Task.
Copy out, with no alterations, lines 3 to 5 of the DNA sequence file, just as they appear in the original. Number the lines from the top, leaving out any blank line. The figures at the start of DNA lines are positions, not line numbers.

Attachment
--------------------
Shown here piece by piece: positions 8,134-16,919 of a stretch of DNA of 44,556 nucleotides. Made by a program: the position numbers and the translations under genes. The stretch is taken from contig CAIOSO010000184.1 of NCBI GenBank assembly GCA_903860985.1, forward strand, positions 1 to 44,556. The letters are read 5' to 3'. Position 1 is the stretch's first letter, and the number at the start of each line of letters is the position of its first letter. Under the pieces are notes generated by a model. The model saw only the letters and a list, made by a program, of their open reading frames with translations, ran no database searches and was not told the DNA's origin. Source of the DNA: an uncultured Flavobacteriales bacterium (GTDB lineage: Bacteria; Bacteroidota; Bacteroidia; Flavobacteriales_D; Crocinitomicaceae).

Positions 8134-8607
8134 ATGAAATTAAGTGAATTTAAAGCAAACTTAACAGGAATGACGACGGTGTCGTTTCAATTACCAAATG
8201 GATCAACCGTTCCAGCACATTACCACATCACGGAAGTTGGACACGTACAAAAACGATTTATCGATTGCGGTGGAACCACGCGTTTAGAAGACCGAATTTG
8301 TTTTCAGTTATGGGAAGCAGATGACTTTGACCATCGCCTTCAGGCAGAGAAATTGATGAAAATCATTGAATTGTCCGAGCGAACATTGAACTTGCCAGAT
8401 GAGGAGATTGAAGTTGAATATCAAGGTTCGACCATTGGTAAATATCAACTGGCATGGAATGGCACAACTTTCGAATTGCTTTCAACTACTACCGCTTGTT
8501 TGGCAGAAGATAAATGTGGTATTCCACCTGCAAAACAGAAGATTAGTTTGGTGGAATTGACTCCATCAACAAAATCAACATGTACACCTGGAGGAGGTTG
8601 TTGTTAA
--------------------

8134 ATGAAATTAAGTGAATTTAAAGCAAACTTAACAGGAATGACGACGGTGTCGTTTCAATTACCAAATG
8201 GATCAACCGTTCCAGCACATTACCACATCACGGAAGTTGGACACGTACAAAAACGATTTATCGATTGCGGTGGAACCACGCGTTTAGAAGACCGAATTTG
8301 TTTTCAGTTATGGGAAGCAGATGACTTTGACCATCGCCTTCAGGCAGAGAAATTGATGAAAATCATTGAATTGTCCGAGCGAACATTGAACTTGCCAGAT